2016/08/10

Patrikos

After years of watching the culture wars from the sidelines, a close friend recently decided to get off the bench and get in the game. As the primary method of delivering his considerable political/economic/social wisdom, he has chosen to start a new blog titled Patrikos.
Patrikos, adj
1. paternal, ancestral, handed down by or received from one’s fathers
You may recall that I've written previously on the epidemic of men being raised with weak or absent fathers. One of my friend's central goals for Patrikos is to share information aimed at addressing the West's masculinity crisis.
Men face down reality and confront it boldly. When greater truth is revealed, men learn from it and pass it on.
Blogs geared toward instructing men in the skills and knowledge that their upbringing denied them are currently experiencing a surge in popularity. Some of them focus on mundane tasks that the younger generation of men may not have learned, such as how to change a tire or shave with a straight razor. The worst promote a life of empty hedonism fueled by objectifying and commodifying women.

Patrikos seeks to rise above the crowd by finding ways to fill the intellectual and spiritual void that contemporary culture aggressively strives to impose on young men. I can personally vouch for the blog proprietor's firm foundation is scriptural teaching.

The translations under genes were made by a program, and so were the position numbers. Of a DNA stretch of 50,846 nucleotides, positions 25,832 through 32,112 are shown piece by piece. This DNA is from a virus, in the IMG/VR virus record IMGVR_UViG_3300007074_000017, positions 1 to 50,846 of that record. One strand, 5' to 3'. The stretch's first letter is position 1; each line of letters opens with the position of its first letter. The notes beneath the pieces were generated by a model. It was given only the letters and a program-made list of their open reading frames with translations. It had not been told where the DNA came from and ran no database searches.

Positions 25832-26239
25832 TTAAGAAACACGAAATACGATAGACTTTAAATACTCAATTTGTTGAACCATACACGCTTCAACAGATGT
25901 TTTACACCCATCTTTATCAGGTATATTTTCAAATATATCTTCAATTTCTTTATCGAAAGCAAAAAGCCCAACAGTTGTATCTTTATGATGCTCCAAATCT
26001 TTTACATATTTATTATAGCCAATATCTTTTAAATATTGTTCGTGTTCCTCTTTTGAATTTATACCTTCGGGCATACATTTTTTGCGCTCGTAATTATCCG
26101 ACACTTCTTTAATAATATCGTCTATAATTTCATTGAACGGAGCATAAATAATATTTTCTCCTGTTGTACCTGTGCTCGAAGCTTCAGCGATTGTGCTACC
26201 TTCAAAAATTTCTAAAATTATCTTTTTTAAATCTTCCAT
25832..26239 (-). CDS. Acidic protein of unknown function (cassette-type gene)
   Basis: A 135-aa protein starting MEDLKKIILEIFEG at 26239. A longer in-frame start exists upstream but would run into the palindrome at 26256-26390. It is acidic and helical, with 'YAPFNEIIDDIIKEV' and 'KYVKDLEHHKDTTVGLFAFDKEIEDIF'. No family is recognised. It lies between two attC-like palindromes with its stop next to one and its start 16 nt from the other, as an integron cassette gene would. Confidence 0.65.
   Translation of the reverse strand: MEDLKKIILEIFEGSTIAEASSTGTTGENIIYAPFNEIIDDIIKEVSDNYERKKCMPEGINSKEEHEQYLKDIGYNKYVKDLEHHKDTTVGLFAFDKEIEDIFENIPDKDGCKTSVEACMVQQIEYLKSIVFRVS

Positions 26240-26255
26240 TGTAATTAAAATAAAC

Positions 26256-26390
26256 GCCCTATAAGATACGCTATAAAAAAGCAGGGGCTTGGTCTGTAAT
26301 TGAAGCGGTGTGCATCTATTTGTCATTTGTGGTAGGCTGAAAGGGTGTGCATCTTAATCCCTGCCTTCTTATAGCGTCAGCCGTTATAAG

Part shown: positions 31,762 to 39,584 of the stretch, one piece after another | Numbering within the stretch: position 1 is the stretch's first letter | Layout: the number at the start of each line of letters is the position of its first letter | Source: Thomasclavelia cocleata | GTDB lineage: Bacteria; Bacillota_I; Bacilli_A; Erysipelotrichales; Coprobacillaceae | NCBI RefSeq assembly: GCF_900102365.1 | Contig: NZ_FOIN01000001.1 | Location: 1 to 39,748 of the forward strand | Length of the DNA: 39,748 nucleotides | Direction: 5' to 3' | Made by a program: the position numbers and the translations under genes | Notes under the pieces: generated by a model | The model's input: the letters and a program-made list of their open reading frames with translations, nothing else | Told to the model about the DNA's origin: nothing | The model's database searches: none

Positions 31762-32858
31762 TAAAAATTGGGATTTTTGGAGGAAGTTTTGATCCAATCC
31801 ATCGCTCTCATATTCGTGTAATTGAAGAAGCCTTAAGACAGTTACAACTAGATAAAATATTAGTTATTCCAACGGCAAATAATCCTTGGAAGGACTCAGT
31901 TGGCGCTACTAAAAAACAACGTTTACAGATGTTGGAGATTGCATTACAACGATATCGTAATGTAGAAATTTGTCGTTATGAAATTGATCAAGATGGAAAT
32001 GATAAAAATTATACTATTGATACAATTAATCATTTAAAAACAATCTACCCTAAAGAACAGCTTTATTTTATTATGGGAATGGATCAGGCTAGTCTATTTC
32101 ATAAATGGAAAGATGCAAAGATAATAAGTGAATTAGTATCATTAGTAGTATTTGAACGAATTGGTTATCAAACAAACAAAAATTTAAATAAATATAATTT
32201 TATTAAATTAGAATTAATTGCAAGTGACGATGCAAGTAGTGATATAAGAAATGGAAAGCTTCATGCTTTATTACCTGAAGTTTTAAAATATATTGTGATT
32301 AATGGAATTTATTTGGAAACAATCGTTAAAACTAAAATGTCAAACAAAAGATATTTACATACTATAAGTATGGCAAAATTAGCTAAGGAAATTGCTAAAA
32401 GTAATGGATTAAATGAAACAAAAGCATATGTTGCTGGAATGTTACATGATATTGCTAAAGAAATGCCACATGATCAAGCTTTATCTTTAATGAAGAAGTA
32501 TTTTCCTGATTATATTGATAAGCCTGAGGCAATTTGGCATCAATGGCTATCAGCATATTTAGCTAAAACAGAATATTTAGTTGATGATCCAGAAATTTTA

The Epistle (letter) to the Galatians was sent by Paul to correct the church of Galatia, they were being led astray by teachers who were having them jump through the hoops of Mosaic Law instead of living freely through Jesus. One of the many interesting things about the book of Galatians is the contrast between Paul and the false teachers in Galatia. As Paul states in the verse I provided, he himself had been a zealot for the Jewish law and traditions as a younger man. He is also sure to point out elsewhere that he himself was a notorious and violent persecuter of the church, until his conversion.
It must be said that Paul’s father instructed him as well as he could, he was about as devout as a Jew could be, or can be for that matter.
All of this to say what? Paul was the man he was raised to be, but when given new information he became the man he was supposed to be. While others, with perhaps only a superficial understanding, attempted to converge the education of their youth with the adult truth. 
Read the rest of his excellent exegesis here.

Let's welcome Patrikos to the wild, wonderful Thunderdome that is the mid-culture war internet. I'm confident that with our prayers and readership, he can make a positive impact.


P.S. If you don't care about politics and could use a break from the culture wars, I wrote two SFF books that have nothing even remotely like current politics in them.

11 comments:

  1. Thank you kindly for the good word, and to think I didn't even inform you that it went live. I've learned a lot over these years, but I need to Internet better.

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  2. Excellent idea for a blog. I will be sure to bookmark it.